UCLA School of Law > Main Calendar > Calendar

5th Annual CRS Symposium & Alumni Reunion

Race & Sovereignty


Date/Time :3/31/2011 9:00 AM - 4/2/2011 8:00 PM
Location :UCLA School of Law
Organizer :Saul Sarabia
Website :http://www.law.ucla.edu/home/index.asp?page=3542
Address :405 Hilgard Avenue, Los Angeles, California 90095
Cost :TBD
Description :
The 5th Annual CRS Symposium will explore the relationship between race and sovereignty.

Sovereignty, like race, has been invoked, understood and deployed in contradictory ways. Historically, sovereignty has been an important vehicle through which hegemonic power has been enforced, for example, by articulating citizenship as a racial project rooted in the power to exclude.

Sovereignty has also been an important tool of anti-colonial resistance crucial to liberatory struggles of people of color in the U.S. and worldwide. Race shares this complex dimension, serving as both a technology of oppression and a vehicle for resistance to that oppression.

Despite these parallels, race and sovereignty have, for the most part, been engaged as separate and mutually exclusive projects: sovereignty has primarily been linked to the struggle of Native American and other indigenous peoples, while the struggles of other people of color have largely been cast through a standard anti-racist narrative of citizenship and inclusion.

This symposium proposes, instead, to examine how race and sovereignty intersect and are mutually constitutive, even as important distinctions remain. We propose to examine how race enters into concepts of sovereignty and how sovereignty enters into concepts of race.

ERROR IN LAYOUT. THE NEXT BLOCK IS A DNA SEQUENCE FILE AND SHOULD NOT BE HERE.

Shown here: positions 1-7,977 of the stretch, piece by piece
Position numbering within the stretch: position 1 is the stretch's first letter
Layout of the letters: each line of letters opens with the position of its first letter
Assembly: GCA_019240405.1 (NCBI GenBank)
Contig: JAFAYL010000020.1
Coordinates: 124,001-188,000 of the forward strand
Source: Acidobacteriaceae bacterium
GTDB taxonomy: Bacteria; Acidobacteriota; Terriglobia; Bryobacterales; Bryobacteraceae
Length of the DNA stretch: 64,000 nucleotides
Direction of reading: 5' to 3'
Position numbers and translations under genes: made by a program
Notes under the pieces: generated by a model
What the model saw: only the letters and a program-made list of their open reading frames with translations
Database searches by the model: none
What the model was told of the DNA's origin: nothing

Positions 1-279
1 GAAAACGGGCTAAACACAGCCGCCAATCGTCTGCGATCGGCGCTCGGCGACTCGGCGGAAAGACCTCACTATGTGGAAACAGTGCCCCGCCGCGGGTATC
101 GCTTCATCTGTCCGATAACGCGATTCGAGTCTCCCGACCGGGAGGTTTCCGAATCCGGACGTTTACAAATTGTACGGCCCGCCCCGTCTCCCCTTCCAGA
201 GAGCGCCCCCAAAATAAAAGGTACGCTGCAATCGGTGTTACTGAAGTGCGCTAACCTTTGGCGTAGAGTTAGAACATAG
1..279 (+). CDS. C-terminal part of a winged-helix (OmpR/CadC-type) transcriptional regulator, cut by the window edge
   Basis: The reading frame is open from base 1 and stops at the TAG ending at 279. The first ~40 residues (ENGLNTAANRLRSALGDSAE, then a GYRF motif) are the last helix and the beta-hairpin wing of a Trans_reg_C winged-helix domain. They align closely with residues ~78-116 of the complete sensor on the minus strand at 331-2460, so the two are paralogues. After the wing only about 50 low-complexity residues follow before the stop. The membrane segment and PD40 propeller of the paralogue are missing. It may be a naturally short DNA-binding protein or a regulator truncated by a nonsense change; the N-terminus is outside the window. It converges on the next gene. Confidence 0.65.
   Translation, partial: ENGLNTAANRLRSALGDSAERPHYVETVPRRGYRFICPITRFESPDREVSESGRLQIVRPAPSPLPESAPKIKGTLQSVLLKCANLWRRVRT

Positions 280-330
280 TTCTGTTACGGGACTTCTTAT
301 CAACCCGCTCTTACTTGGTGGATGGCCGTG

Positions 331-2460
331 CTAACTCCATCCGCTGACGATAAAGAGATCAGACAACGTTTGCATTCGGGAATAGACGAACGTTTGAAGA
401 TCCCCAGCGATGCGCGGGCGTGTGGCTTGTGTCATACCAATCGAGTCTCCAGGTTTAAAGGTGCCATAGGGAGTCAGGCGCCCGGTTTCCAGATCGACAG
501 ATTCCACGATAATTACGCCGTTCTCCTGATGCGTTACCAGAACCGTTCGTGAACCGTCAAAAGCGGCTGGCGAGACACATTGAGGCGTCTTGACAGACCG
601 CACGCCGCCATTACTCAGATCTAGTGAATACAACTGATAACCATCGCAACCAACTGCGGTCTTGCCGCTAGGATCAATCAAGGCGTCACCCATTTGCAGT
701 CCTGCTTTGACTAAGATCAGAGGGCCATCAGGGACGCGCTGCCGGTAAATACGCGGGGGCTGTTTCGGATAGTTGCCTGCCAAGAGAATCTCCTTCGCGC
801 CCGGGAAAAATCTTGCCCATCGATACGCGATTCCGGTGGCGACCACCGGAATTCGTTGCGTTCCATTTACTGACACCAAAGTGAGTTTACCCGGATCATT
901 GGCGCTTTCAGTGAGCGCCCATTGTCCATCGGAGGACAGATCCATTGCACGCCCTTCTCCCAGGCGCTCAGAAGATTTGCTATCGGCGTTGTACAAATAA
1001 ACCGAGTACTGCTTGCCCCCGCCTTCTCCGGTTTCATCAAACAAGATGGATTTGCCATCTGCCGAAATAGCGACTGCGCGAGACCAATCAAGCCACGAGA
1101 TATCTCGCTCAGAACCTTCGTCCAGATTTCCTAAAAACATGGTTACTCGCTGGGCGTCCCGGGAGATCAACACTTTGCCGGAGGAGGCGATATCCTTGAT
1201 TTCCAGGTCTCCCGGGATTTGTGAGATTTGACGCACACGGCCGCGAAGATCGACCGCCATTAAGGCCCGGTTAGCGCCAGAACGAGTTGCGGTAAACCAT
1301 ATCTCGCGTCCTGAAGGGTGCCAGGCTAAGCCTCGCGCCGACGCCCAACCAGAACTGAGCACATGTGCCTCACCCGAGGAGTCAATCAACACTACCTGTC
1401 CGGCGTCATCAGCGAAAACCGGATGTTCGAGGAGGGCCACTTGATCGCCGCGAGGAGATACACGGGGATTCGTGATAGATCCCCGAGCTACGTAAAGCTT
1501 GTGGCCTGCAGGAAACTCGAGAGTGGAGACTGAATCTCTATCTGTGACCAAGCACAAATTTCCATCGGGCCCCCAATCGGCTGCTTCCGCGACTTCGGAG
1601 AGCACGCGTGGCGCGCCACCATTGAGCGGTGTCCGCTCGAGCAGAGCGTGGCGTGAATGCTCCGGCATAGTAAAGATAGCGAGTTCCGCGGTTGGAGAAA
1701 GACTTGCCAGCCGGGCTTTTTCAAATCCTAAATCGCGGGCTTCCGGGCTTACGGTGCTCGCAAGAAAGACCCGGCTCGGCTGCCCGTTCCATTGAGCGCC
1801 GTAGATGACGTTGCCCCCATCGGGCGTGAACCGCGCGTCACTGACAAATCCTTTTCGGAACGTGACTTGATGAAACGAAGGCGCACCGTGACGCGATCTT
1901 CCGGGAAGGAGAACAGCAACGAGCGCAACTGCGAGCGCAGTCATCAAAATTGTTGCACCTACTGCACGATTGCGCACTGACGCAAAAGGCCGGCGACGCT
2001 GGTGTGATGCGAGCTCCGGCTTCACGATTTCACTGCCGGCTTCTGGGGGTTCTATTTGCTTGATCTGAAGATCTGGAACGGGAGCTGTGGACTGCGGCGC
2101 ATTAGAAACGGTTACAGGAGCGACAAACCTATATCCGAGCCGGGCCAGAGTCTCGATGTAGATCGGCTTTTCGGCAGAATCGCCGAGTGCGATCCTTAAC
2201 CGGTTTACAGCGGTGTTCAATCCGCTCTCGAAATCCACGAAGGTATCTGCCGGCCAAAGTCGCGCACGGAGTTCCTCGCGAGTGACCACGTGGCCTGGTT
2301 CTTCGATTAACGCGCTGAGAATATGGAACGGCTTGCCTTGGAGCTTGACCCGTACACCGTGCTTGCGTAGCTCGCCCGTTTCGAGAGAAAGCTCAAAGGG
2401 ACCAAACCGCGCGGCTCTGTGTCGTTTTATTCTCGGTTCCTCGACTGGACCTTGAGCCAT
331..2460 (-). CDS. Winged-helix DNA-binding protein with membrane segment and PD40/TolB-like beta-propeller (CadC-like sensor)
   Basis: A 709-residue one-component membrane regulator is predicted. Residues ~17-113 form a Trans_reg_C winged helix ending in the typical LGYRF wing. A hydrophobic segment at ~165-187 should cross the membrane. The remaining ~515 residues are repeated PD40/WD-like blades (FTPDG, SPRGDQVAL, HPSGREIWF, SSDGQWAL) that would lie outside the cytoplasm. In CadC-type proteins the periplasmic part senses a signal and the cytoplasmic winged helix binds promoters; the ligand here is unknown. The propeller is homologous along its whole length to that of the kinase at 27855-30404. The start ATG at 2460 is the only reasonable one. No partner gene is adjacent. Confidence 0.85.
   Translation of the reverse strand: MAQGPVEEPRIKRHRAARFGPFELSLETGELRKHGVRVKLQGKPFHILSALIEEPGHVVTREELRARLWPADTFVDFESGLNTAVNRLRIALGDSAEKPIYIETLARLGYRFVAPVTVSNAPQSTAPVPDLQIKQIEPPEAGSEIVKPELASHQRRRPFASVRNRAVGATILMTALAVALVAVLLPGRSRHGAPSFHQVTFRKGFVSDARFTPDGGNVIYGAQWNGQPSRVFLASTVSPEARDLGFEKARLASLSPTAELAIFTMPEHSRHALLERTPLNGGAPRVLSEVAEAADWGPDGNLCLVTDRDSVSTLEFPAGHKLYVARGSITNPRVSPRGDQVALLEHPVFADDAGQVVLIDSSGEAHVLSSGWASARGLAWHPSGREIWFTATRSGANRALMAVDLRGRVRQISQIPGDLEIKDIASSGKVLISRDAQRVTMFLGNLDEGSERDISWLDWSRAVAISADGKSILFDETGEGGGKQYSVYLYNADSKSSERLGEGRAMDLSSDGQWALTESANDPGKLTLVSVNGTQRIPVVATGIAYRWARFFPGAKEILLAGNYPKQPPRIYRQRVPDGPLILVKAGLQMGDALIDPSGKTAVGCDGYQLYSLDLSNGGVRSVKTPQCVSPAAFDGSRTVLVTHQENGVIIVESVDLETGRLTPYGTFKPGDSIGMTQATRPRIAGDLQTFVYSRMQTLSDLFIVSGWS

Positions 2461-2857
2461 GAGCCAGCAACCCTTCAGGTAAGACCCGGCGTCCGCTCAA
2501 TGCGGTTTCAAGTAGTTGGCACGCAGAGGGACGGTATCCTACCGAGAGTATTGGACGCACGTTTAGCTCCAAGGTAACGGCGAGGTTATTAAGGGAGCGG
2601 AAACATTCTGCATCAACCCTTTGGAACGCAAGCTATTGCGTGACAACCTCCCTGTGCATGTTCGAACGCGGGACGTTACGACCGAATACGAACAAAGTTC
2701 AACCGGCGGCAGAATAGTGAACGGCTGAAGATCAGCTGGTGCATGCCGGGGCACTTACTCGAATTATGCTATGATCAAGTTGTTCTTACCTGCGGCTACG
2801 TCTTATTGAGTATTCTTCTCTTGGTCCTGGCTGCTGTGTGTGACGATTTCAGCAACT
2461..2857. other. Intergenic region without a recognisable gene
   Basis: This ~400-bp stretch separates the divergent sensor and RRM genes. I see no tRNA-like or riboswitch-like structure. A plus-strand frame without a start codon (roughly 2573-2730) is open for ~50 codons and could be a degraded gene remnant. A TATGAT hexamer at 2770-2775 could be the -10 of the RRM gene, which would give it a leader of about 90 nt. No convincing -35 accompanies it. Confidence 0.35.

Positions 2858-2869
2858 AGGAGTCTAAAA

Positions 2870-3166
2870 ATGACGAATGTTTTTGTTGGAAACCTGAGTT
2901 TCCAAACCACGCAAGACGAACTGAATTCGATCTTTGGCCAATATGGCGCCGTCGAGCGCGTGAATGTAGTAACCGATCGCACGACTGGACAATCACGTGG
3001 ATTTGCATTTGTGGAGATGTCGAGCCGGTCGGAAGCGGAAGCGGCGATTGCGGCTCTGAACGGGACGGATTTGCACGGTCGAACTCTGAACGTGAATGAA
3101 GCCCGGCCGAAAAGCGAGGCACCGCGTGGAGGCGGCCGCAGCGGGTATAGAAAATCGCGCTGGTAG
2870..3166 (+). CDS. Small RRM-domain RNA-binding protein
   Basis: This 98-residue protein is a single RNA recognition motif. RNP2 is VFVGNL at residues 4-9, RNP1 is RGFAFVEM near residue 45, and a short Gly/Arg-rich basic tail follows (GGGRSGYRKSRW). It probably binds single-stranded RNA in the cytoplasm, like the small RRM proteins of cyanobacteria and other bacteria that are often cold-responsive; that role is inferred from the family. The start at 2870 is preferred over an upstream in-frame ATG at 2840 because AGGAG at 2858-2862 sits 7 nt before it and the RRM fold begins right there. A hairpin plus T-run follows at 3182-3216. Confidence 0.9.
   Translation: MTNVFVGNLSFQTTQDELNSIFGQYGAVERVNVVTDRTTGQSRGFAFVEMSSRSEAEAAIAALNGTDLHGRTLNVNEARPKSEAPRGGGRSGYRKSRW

Among the questions to be considered are the following:

*How has the exercise of national sovereignty explicitly and implicitly relied upon race as a criterion of membership?

*How might a sovereignty framework provide a counter-narrative to the story of inclusion often associated with civil rights?

*How can a comparative racial analysis contribute to understanding the possibilities and limits of sovereignty?

*How has race influenced the cognizability of claims to sovereignty?

*Does the assertion of sovereignty by oppressed peoples stand subject to the same or similar critiques of the exercise of sovereign power by dominant national formations?

For more information regarding the CRS annual symposium, please contact Professor Cheryl Harris at harris@law.ucla.edu and Addie Rolnick, CRS Law Teaching Fellow at rolnick@law.ucla.edu